Report: California’s Marine Protected Areas are working

Network is helping protect or rebuild marine life off the state’s coast, but fishing participation is down.

SOUTHERN CALIFORNIA — California’s network of Marine Protected Areas (MPAs) is benefitting marine life, guiding future policy decisions on local ecosystems and providing researchers with greater understanding of diverse species found off the state’s coast.

These were among the findings and highlights of a report published by the California Ocean Trust and backed by the state’s Department of Fish and Wildlife and Sea Grant.

Marine communities are positively responding to the creation of MPAs up and down the California coast, according to the report, titled “State of California’s South Coast.”

“Biomass of targeted fish species has increased in kelp and shallow rock ecosystems inside and outside of the northern Channel Islands MPAs (established in 2003),” the report stated. “Biodiversity in rocky intertidal ecosystems is significantly higher in ‘old’ MPAs (established before 2012) than outside, while ‘new’ MPAs show intermediate and highly variable biodiversity.”

The report also stated California’s coastal and marine ecosystems are interconnected.

San Diego was the most active region for “commercial passenger fishing vessels,” with 172,772 anglers boarding 94 boats out of H&M Landing, Seaforth Sportfishing, Fisherman’s Landing and others between 2000 and 2012, according to the report’s findings.

Anglers aboard these commercial passenger fishing vessels primarily caught rockfish, marine finfish, barred sand bass, kelp bass and California scorpionfish between 1992 and 2015, the report continued.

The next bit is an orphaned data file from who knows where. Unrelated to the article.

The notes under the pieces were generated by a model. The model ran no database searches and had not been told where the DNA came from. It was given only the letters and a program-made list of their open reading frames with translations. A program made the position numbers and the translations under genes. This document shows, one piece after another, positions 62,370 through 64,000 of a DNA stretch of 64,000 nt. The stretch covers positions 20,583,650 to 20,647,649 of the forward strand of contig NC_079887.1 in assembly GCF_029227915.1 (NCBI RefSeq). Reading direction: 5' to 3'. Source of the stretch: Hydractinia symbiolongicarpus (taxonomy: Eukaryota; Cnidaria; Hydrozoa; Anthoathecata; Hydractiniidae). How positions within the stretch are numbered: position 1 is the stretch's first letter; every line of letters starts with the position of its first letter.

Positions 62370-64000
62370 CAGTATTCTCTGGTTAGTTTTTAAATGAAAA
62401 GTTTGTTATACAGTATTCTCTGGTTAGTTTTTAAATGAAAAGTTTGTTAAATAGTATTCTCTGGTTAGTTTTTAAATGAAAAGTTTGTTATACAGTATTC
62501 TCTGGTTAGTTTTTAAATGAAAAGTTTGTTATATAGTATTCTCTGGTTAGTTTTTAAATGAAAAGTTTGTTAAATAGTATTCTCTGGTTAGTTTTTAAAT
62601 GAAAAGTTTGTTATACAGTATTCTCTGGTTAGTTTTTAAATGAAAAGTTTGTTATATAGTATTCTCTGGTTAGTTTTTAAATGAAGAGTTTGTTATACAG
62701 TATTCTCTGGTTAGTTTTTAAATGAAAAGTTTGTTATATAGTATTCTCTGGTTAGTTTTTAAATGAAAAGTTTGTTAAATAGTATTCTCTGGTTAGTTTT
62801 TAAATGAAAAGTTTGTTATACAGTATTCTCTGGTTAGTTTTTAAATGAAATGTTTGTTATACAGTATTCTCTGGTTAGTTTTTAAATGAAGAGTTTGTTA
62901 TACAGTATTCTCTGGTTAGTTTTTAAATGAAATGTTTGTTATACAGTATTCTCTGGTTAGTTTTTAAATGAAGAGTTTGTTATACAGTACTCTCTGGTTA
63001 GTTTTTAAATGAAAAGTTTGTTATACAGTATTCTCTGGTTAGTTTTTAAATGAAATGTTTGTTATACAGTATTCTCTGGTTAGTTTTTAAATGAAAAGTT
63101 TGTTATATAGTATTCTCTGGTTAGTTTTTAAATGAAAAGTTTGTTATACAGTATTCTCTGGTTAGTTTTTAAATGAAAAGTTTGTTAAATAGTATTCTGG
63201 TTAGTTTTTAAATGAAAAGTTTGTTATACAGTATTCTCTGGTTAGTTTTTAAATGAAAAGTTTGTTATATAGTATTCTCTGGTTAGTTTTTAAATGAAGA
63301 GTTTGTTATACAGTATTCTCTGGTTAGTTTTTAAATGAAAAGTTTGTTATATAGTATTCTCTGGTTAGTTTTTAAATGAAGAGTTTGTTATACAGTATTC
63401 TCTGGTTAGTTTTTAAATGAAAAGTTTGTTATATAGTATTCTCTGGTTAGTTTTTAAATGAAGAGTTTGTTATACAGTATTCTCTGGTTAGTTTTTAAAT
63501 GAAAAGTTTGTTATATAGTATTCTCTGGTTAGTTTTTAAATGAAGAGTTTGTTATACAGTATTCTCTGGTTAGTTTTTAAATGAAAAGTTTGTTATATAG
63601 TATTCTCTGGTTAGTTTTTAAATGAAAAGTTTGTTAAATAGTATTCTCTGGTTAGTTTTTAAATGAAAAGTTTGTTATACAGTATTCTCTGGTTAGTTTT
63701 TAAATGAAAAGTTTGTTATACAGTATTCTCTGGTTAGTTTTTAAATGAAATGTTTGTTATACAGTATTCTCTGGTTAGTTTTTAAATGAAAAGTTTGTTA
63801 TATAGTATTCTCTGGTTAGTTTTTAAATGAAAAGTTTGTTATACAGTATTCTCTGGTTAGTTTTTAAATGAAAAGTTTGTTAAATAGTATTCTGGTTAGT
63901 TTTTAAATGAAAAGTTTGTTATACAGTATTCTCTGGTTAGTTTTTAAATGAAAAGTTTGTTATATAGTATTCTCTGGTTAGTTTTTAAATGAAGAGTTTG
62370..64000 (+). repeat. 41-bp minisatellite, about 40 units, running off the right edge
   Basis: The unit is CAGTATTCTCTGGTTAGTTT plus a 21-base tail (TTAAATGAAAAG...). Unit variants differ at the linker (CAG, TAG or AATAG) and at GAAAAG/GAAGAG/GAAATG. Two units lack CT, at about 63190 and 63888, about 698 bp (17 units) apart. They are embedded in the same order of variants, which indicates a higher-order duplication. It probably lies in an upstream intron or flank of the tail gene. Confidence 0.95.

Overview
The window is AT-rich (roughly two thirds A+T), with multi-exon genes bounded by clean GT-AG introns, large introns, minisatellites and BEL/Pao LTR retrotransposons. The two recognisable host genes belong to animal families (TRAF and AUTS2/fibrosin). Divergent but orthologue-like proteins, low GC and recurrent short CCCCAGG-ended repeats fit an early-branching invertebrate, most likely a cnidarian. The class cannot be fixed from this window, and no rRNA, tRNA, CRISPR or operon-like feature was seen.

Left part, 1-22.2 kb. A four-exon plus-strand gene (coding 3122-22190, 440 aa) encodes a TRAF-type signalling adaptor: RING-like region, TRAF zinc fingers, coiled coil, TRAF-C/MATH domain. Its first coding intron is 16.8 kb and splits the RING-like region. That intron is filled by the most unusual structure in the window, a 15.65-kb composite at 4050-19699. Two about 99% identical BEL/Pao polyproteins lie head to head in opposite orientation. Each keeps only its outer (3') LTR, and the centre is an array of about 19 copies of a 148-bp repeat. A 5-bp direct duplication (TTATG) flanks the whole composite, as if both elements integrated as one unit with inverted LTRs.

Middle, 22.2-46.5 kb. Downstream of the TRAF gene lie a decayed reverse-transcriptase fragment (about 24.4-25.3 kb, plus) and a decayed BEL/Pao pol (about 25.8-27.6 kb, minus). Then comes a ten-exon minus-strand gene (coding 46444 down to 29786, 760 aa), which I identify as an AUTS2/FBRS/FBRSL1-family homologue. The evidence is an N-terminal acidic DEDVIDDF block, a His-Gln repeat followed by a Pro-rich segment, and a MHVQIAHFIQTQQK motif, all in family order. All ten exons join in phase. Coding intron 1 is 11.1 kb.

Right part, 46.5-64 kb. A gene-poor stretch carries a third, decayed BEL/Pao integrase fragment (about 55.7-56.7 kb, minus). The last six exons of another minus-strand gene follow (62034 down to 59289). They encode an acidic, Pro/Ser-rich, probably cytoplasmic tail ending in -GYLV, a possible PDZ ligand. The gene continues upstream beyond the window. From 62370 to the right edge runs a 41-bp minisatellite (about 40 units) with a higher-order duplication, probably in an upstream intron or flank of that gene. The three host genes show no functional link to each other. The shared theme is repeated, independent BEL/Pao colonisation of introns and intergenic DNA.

“In 2012 and 2013, the majority of non-consumptive coastal trips in the region occurred in Los Angeles County and the fewest occurred in Ventura County, with beach going, scenic enjoyment and biking or hiking as the most popular activities,” the report added.

Interestingly enough the report pointed out recreational fishing activity along California’s south coast has declined between 2010 and 2015.

“During the period of 2005–2015, estimated effort (number of angler trips) decreased from a region-wide high of approximately 2.5 million trips in 2006 to a low in 2011, with less than 1.7 million angler trips,” the report stated. “While the number of angler trips rebounded in 2012, effort slightly declined from 2013 to 2015, with approximately 1.9 million total trips in the south coast in 2015.

“The total estimated annual catch (number of fish examined and reported dead by angler) peaked at approximately 7.2 million fish in 2006 … [and] then declined to a region-wide low of approximately 3.9 million fish in 2015,” the report continued.

State wardens and officials issued about 760 MPA citations along California’s south coast between January 2012 and December 2015, according to the report.

“Among the violations, noncompliance with MPA regulations and boundaries occurred within 24 of the 50 South Coast MPAs. Los Angeles County, which includes Santa Catalina Island, accounted for 60 percent of those total violations, 15 percent mainland and 85 percent Catalina Island, respectively,” the report stated.

California’s south coast region, which includes Los Angeles and San Diego regions, supports more than 800,000 jobs and about $40 billion in ocean-dependent tourism.

(NOAA photo)

One thought on “Report: California’s Marine Protected Areas are working

  • March 25, 2017 at 7:17 pm

    The seal and sealion population will never let the schools of surfperch or other in shore fish from making a comeback.


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